The argument that Wonder Woman is a work of feminist cinema first runs aground soon after Pine and Gadot have linked up, when the film introduces its two main villains. Danny Huston has his traditionally campy turn as General Ludendorff and Elena Anaya as Dr. Poison is exactly everything one can find endearing in a villain out of a Hammer Horror film. However, the juxtaposition between beauty/good and ugly/evil is problematic in so far as it is a cliché that has been the source of perpetuating some unhealthy assumptions regarding beauty. Gal Gadot is classically beautiful as Wonder Woman while Elena Anaya is made to appear disfigured by cyanide (in the comic Dr. Poison is Japanese and is not disfigured). This implies, as I am sure most readers already know, that traditionally western views of beauty are inherently good, while all others are inherently bad or, at best, comical (Lucy Davis’ character Etta Candy also supports this antiquated view within the film). Wonder Woman goes so far as to state this explicitly in a scene where an undercover Chris Pine is flirting with Anaya to retrieve valuable information when Gadot’s entrance foils Pine’s sexual maneuvering.

Wonder Woman’s treatment of Pine’s ragtag team of “outsider” mercenaries is equally problematic. Eugene Brave Rock, Saïd Taghmaoui, and Ewen Bremner are never permitted to develop their characters beyond their function as signifiers, nor are they taken at all seriously by either Wonder Woman or Steve. This international “dirty dozen” exists for comic relief, and every member belongs to a singular racial stereotype (an approach better suited to the satirical works of Richard F. Outcault). The casual racism here does little service to the film, continuing to oppress presumably Middle Eastern, Native American and Scottish characters for the benefit of Pine and Gadot. This element of the film gets to the very heart of the hypocrisy of the argument that Wonder Woman is either a “progressive” or an “inclusive” work in mainstream cinema.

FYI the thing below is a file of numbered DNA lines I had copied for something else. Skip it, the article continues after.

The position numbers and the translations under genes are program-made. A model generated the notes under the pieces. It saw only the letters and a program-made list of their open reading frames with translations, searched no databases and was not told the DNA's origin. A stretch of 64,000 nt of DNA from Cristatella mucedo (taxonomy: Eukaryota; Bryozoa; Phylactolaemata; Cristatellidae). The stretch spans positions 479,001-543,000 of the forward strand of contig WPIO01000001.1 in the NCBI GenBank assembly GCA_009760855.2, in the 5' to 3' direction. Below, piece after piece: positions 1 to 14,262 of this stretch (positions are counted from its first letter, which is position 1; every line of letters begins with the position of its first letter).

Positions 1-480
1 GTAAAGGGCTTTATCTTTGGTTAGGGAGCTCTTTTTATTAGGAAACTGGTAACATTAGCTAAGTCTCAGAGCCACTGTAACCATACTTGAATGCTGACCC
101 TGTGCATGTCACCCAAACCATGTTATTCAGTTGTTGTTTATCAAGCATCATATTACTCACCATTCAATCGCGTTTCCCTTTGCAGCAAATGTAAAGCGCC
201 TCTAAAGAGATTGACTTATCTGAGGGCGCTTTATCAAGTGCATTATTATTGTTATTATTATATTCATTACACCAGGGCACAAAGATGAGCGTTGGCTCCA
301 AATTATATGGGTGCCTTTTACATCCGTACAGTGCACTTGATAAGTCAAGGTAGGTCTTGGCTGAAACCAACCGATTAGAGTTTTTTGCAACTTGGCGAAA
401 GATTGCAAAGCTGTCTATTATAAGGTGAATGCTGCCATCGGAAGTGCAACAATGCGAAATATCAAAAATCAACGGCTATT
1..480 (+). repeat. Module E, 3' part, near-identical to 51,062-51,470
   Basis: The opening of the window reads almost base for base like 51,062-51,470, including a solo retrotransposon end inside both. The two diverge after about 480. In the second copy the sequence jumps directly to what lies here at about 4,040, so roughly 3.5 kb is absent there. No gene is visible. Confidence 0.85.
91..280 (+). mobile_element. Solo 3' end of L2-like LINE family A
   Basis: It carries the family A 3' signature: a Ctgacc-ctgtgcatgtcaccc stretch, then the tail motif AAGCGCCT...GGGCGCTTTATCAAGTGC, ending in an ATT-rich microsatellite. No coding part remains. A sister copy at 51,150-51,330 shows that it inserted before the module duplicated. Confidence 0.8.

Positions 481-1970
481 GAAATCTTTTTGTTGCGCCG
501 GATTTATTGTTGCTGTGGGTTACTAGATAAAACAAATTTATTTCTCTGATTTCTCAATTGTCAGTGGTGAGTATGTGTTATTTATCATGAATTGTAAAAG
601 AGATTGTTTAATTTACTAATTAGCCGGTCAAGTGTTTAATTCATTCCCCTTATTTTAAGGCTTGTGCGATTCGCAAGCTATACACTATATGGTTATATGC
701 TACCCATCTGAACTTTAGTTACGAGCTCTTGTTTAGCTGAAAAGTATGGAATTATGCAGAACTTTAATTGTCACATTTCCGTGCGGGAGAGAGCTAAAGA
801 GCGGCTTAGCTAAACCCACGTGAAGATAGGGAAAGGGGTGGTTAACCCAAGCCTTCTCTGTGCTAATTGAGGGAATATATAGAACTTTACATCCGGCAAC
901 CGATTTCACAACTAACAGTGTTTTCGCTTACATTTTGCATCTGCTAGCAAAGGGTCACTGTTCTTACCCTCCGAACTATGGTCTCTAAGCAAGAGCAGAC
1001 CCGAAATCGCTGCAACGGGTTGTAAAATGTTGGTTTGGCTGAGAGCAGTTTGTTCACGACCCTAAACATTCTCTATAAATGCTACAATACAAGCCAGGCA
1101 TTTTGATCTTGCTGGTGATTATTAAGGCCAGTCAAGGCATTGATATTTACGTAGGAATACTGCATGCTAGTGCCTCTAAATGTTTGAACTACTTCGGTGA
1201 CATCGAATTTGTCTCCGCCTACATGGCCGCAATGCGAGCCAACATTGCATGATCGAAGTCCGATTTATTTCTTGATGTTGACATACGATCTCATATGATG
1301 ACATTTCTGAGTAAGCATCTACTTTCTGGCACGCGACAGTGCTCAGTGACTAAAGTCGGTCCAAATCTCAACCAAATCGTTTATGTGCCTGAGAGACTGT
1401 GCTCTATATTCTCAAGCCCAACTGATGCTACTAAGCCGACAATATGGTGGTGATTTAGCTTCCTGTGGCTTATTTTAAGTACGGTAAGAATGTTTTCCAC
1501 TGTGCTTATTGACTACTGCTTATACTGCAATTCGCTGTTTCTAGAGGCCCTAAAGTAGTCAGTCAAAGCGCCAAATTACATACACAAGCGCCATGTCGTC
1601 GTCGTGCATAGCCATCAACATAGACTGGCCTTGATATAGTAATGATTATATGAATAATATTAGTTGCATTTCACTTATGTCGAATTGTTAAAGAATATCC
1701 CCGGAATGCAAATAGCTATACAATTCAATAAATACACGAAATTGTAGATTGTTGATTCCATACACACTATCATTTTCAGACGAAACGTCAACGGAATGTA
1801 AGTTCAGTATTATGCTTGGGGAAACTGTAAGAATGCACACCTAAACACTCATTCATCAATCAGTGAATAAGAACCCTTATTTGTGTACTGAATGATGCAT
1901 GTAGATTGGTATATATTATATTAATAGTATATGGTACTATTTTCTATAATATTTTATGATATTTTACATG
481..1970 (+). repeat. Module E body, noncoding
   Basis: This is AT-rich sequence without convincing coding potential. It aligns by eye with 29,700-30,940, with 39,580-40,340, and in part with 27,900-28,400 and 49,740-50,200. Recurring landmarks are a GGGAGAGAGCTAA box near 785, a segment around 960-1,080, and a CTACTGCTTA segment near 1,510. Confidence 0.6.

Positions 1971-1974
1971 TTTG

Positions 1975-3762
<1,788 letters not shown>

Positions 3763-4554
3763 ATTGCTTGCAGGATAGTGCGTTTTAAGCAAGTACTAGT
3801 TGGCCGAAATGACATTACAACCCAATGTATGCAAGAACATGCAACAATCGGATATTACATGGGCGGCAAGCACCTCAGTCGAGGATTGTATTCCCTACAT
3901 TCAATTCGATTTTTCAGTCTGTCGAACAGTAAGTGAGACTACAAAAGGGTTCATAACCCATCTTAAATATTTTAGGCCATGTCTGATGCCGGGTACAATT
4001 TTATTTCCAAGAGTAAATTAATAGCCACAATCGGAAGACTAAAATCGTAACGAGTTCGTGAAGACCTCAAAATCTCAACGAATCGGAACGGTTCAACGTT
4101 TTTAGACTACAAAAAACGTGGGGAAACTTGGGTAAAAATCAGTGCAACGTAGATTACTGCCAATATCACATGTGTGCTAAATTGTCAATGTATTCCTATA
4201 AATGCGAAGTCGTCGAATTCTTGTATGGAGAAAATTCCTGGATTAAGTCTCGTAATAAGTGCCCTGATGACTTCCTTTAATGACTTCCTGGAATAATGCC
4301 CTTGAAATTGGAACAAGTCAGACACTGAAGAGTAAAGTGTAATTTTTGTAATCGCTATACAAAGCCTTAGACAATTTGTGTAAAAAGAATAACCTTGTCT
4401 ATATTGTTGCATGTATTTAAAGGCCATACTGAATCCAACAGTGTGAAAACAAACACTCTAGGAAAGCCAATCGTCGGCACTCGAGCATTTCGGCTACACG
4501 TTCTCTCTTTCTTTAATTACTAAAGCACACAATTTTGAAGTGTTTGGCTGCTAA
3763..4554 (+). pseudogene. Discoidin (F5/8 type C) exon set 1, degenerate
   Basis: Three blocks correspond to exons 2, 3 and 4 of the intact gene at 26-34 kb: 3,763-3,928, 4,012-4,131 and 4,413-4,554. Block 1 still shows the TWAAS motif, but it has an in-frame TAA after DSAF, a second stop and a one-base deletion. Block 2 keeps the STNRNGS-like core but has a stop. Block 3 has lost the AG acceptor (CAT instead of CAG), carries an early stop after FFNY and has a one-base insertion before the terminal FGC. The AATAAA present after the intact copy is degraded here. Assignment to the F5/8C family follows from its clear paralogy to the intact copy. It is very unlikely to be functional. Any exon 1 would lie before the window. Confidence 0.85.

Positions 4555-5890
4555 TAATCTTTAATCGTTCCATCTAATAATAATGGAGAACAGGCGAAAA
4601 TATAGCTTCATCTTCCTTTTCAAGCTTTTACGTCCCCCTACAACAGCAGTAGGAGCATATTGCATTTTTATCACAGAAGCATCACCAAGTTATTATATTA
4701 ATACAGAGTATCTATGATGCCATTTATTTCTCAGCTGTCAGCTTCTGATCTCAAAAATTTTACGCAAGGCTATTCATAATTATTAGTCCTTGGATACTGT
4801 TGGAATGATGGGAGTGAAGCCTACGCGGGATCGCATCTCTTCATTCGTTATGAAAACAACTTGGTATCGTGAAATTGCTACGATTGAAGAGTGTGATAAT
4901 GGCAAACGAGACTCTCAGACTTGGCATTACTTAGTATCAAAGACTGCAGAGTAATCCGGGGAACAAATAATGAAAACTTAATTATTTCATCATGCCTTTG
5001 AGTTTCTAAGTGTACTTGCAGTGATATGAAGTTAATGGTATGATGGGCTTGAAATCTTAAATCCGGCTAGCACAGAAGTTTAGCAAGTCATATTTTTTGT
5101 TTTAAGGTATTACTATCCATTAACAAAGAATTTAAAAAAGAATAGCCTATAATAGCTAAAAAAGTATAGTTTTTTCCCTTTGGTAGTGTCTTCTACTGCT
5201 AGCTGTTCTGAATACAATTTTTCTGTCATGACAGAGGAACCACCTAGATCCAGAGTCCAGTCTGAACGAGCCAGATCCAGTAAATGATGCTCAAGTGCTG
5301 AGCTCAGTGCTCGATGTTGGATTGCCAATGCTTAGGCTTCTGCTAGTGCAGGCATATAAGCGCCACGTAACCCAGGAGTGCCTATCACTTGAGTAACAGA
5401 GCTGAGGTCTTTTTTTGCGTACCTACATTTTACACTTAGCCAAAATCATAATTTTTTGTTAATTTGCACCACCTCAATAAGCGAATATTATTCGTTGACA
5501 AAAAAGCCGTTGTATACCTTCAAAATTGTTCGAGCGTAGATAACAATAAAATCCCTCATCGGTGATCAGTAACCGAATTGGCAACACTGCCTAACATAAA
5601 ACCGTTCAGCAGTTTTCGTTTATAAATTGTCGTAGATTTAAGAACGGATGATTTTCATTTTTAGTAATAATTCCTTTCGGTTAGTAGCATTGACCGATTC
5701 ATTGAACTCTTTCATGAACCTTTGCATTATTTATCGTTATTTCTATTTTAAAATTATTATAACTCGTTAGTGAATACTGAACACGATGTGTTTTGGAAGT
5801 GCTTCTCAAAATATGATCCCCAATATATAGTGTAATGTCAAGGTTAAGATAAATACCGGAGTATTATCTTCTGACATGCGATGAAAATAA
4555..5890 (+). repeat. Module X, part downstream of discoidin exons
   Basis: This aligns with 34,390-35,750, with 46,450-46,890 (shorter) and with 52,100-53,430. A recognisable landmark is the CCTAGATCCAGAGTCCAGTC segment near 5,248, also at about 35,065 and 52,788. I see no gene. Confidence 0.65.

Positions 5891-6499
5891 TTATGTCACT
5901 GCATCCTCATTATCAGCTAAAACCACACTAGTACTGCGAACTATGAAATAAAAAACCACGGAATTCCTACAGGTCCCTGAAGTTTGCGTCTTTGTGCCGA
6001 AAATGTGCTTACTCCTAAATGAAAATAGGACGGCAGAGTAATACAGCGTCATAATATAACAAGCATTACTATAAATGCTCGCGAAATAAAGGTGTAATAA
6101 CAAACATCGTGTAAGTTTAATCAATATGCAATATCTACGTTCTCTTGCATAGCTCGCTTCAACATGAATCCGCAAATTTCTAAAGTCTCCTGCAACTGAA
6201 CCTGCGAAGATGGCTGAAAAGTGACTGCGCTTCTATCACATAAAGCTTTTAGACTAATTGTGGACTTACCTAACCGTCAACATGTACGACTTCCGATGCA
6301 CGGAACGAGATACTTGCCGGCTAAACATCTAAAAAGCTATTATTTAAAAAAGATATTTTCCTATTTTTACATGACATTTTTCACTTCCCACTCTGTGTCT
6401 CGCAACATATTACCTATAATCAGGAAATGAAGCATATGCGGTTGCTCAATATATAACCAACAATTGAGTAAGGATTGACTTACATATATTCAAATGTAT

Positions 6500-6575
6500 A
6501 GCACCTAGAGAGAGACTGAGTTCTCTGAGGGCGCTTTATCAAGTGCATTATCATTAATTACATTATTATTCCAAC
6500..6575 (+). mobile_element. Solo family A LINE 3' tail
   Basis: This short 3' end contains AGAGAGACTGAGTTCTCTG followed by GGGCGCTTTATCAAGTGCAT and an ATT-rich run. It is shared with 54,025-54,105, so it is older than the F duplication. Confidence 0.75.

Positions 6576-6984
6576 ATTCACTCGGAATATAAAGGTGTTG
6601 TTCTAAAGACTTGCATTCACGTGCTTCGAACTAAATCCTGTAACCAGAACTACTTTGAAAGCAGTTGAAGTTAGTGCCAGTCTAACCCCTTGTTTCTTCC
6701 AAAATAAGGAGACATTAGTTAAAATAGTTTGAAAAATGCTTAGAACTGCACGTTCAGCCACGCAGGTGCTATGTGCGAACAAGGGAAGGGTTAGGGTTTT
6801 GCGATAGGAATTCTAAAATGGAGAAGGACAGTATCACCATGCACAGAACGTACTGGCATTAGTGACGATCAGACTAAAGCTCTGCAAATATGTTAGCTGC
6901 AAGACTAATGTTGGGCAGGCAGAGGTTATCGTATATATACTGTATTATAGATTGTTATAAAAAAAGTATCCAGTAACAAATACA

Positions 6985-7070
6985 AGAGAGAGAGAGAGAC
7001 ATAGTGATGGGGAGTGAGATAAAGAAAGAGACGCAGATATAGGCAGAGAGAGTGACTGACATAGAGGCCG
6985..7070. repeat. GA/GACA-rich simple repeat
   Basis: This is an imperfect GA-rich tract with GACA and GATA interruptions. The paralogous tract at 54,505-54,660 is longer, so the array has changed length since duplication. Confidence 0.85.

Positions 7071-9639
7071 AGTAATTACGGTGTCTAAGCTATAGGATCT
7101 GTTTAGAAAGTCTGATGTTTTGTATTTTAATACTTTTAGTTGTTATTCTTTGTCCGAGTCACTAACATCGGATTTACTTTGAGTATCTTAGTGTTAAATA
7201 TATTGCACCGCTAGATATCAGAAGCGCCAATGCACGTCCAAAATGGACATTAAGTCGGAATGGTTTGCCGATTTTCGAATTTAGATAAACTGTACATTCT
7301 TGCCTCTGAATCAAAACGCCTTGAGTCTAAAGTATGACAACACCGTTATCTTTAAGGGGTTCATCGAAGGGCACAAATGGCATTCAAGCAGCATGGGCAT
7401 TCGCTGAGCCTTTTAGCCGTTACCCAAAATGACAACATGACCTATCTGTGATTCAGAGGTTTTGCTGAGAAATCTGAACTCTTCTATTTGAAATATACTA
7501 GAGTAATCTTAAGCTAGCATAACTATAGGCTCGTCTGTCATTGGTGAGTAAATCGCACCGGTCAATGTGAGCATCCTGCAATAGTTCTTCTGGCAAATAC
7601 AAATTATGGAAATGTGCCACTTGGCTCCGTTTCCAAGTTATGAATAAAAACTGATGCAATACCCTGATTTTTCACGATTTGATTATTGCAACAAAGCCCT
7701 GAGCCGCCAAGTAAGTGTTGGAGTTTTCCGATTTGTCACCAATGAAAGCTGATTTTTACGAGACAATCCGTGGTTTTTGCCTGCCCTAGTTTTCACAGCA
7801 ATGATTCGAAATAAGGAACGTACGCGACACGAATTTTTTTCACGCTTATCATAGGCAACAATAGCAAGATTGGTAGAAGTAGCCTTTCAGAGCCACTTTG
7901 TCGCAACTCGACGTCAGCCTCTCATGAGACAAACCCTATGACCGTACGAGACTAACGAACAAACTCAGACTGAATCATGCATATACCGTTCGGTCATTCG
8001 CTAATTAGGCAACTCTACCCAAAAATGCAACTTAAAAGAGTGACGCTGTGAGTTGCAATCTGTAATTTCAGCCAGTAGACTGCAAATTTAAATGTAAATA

This brings us to an interesting issue regarding the choice to relocate Wonder Woman’s narrative from WWII (the comic book timeline) to WWI (the film). The possibilities offered by such a temporal relocation would have allowed the narrative to focus on the Eastern Front of WWI just as easily as the Western. Wonder Woman could have explored the theme of war from the perspective of the deconstruction of the Ottoman Empire by European Imperialist powers, telling a story that is more relevant today and also a more likely place to find Aries the God of War. But Wonder Woman prefers to continue the American tradition of killing multitudes of faceless German soldiers instead.